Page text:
I’m having a hard time writing these words to you because I still can’t believe you’re no longer here, with Domus colleagues and, if you’ll allow me, with me too. It was only last Friday when I approached you, early in the morning, tinkering with your new mobile phone. “It’s nice but too big,” you said to me, turning it over in your hands. Your expression said it all. You were happy and moving on, but something was wrong. Well, to me, that’s you. And always will be.
I came to Domus almost three years ago and you hit me right away. For your smile, your sympathy, your elegance. Also for your professional skills, but above all for your willingness to welcome with a smile the news or the requests of those who could appear different, or worse like a Martian, as me. And this despite having a car like yours, which gave the same problems to both of us. And which we talked about, in the evening, in front of the parking lot.
In these thirty-six months we have seen a lot of things and every time we met we looked at each other, without saying anything but understanding each other perfectly. Or at least I thought so and you confirmed it. I’ve often thought about it during this period. I knew little about you, but enough to imagine how two different lives, two different stories, two different men understood each other like that, without talking. It was as if something impalpable was binding us together, but warm in my heart. I didn’t know you, but you were a friend, one of us, or even more, one of me.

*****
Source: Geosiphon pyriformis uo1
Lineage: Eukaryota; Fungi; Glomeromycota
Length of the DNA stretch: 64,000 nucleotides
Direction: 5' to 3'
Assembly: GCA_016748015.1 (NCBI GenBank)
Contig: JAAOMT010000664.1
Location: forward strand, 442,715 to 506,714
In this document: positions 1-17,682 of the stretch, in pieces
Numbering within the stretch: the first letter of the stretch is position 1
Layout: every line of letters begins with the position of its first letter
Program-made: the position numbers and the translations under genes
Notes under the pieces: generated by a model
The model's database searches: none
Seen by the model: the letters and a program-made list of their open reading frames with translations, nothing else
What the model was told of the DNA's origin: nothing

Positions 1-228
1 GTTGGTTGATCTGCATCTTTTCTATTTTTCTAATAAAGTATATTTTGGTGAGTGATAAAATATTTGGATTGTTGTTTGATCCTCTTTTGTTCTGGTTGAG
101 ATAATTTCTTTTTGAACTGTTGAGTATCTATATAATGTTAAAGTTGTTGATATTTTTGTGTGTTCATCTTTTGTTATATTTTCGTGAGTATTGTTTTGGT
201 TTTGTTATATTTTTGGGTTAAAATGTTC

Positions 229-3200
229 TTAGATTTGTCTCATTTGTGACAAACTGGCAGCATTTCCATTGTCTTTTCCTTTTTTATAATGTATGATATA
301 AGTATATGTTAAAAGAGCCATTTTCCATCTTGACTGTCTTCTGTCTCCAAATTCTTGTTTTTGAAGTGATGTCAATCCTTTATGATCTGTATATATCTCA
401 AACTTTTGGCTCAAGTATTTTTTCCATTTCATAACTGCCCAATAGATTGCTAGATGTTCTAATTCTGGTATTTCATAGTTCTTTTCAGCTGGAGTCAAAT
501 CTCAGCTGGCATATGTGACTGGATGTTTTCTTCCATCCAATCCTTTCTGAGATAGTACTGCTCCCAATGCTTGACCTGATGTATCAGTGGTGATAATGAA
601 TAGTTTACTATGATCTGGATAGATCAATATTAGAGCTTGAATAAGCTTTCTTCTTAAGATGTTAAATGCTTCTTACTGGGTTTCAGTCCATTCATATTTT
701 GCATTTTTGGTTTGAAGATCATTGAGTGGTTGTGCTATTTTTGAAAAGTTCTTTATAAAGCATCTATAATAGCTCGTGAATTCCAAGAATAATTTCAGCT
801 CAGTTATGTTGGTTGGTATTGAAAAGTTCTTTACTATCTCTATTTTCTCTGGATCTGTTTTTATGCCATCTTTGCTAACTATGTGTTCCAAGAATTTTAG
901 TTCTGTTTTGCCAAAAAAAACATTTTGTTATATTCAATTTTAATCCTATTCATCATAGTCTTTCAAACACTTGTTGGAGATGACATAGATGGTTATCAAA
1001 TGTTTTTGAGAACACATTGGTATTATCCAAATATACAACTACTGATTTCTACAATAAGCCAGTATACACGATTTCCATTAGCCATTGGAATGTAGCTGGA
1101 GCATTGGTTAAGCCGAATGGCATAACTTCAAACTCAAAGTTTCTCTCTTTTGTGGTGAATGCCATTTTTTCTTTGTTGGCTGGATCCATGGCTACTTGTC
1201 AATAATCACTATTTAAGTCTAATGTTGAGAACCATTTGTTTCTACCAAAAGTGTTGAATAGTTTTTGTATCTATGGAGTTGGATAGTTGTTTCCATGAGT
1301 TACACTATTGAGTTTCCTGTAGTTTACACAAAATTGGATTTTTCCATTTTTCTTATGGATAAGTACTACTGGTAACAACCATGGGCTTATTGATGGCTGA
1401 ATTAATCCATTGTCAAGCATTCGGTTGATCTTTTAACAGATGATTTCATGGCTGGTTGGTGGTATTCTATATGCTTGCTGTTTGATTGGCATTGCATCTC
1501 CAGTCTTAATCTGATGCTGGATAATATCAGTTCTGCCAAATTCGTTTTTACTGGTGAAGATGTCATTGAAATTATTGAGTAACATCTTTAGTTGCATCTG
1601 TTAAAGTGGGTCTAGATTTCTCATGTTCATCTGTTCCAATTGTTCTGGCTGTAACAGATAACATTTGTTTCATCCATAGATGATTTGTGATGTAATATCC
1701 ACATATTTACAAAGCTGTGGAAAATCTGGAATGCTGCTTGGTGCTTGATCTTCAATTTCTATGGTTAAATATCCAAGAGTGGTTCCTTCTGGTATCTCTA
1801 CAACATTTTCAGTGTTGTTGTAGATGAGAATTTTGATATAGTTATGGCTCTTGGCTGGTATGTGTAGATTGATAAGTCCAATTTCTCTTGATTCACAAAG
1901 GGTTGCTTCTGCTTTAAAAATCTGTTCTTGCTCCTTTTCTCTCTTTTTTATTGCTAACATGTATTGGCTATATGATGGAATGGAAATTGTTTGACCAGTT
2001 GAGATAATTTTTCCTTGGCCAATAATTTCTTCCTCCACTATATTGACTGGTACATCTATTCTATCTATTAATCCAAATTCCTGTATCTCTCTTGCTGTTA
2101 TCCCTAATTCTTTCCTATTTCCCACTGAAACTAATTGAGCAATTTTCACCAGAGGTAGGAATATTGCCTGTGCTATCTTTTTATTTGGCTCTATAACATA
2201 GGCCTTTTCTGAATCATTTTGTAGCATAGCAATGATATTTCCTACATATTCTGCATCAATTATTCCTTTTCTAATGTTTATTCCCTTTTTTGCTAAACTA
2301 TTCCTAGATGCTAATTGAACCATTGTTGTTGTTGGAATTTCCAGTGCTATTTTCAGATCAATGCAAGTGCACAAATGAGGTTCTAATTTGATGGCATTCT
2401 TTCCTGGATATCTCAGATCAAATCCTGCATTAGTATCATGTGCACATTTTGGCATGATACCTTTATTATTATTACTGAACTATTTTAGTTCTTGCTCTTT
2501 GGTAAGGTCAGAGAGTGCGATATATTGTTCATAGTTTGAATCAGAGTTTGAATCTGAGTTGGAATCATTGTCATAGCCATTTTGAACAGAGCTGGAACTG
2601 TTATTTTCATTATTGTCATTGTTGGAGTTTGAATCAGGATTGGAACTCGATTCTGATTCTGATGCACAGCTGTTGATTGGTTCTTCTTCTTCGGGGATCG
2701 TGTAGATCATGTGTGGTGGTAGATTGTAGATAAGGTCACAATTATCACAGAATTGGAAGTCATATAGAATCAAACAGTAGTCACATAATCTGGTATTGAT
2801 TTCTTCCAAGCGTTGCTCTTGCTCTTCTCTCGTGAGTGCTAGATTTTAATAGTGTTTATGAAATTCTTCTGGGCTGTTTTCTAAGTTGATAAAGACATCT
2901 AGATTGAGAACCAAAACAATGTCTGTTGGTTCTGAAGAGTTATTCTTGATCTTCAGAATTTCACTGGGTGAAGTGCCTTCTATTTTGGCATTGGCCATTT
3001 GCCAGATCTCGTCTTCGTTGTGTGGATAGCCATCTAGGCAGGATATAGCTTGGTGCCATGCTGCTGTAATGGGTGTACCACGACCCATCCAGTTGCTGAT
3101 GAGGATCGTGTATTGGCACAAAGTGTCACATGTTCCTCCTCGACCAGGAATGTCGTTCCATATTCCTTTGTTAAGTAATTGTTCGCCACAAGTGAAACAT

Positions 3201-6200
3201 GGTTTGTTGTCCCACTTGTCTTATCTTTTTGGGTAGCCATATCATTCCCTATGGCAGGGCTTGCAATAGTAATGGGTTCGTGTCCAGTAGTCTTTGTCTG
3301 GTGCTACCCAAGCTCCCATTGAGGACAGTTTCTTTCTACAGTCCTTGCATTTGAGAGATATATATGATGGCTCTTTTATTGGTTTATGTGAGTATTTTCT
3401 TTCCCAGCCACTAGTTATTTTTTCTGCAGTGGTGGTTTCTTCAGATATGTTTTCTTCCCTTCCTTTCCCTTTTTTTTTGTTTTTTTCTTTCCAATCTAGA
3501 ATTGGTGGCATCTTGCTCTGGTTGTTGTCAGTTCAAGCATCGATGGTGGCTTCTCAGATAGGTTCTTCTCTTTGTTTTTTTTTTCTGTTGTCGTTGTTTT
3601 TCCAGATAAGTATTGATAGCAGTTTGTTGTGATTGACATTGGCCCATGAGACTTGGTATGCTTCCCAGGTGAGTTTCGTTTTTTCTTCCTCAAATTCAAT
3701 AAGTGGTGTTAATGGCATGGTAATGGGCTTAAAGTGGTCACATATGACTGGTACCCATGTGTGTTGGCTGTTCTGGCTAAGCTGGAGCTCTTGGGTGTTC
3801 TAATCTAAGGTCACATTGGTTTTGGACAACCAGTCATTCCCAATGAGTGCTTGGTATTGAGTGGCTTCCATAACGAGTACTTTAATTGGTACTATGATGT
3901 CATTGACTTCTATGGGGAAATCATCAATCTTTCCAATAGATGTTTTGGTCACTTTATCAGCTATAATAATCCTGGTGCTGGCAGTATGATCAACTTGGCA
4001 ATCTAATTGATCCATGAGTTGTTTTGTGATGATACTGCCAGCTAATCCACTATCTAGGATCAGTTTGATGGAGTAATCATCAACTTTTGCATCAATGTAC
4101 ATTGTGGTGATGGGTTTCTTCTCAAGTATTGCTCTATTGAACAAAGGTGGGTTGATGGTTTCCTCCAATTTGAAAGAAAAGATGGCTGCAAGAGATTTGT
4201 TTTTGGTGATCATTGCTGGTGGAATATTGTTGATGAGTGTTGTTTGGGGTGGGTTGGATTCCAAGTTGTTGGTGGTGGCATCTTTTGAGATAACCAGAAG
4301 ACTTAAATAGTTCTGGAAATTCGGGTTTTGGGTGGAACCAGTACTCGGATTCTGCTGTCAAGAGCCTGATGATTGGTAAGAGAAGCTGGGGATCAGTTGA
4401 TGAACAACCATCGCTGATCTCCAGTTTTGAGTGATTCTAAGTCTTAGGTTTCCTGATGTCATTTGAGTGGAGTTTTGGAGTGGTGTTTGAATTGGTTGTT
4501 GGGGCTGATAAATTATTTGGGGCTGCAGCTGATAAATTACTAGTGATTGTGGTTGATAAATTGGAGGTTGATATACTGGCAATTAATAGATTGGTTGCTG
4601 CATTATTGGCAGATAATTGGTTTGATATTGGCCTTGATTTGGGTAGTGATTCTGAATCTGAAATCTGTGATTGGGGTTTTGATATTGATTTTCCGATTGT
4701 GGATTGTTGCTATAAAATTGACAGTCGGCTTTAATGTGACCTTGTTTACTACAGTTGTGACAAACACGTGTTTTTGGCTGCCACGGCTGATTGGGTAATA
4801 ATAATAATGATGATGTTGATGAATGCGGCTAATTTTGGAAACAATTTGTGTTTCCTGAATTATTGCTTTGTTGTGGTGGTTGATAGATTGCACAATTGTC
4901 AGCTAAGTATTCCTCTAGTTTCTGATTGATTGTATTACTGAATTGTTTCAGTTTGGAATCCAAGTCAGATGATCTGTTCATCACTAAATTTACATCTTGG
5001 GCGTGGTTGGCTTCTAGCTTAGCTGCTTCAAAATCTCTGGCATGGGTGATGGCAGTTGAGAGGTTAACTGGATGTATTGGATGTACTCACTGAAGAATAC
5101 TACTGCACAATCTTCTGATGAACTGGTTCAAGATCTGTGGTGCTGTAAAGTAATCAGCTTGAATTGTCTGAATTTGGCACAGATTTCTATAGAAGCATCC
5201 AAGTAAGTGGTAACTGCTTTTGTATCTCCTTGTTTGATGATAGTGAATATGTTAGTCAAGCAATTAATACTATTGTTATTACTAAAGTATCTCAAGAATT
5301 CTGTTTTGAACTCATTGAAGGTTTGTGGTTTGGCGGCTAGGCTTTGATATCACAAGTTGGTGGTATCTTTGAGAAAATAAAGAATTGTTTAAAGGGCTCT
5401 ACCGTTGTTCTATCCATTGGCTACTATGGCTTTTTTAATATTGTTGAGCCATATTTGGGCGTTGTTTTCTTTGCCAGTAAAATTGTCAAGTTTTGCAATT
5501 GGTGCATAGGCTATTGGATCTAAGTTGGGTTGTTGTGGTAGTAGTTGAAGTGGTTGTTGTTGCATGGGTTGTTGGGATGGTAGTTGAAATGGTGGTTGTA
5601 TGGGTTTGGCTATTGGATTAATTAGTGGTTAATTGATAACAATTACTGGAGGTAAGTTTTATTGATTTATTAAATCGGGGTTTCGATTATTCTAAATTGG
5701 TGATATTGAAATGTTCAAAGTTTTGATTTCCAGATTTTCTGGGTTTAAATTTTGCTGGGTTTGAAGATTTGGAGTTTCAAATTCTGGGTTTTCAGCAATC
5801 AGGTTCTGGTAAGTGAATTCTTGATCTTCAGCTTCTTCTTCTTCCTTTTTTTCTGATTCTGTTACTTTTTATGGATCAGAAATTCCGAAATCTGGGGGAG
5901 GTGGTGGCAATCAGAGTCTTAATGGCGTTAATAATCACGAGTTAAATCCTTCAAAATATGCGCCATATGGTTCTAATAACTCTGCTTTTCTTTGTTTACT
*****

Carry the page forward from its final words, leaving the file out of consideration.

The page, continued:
Unfortunately I didn’t have the chance to talk and get to know you, nor to make myself known as other colleagues did, who spent many years with you. I am happy for them and sorry for me. I can only tell you that this is one of my greatest regrets, one of the things that I will always carry in my heart and that will teach me to restore balance, in a time and space where balances often jump. Along with priorities.
I remember when you told me about your daughter, and her graduation, your pride, the emotion with which you talked about your wife and the smile with which you ended the conversation, as always, turning your head to one side and twisting your mouth a little, as if to say that you did not want to add anything else. That is you and that’s what I carry in my heart.
As little as I may have known you, I tell you that you were also an excellent graphic designer, a professional as everyone should aspire to be: always punctual, always available, always precise and open to new things, challenges, changes. Always ready to do for others what they often couldn’t or didn’t know. Or sometimes they didn’t even want to do, let's say.
I can’t say anything more and better than that. I greet you only by saying that you have taught me and given me much more than you can think.
I am going to miss you. And I won’t forget you.